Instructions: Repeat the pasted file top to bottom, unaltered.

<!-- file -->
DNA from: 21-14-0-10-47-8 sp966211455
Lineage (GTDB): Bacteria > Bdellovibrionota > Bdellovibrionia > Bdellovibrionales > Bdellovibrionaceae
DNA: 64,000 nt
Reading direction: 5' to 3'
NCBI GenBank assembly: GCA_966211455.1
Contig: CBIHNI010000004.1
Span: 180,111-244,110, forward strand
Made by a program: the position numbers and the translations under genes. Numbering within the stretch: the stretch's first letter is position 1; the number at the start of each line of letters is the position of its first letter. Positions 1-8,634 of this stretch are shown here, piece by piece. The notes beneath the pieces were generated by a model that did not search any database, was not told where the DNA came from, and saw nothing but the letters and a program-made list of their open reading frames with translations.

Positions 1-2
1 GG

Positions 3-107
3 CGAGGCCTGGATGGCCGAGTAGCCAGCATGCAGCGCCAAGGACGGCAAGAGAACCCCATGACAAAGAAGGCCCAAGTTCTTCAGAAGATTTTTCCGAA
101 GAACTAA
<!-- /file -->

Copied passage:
DNA from: 21-14-0-10-47-8 sp966211455
Lineage (GTDB): Bacteria > Bdellovibrionota > Bdellovibrionia > Bdellovibrionales > Bdellovibrionaceae
DNA: 64,000 nt
Reading direction: 5' to 3'
NCBI GenBank assembly: GCA_966211455.1
Contig: CBIHNI010000004.1
Span: 180,111-244,110, forward strand
Made by a program: the position numbers and the translations under genes. Numbering within the stretch: the stretch's first letter is position 1; the number at the start of each line of letters is the position of its first letter. Positions 1-8,634 of this stretch are shown here, piece by piece. The notes beneath the pieces were generated by a model that did not search any database, was not told where the DNA came from, and saw nothing but the letters and a program-made list of their open reading frames with translations.

Positions 1-2
1 GG

Positions 3-107
3 CGAGGCCTGGATGGCCGAGTAGCCAGCATGCAGCGCCAAGGACGGCAAGAGAACCCCATGACAAAGAAGGCCCAAGTTCTTCAGAAGATTTTTCCGAA
101 GAACTAA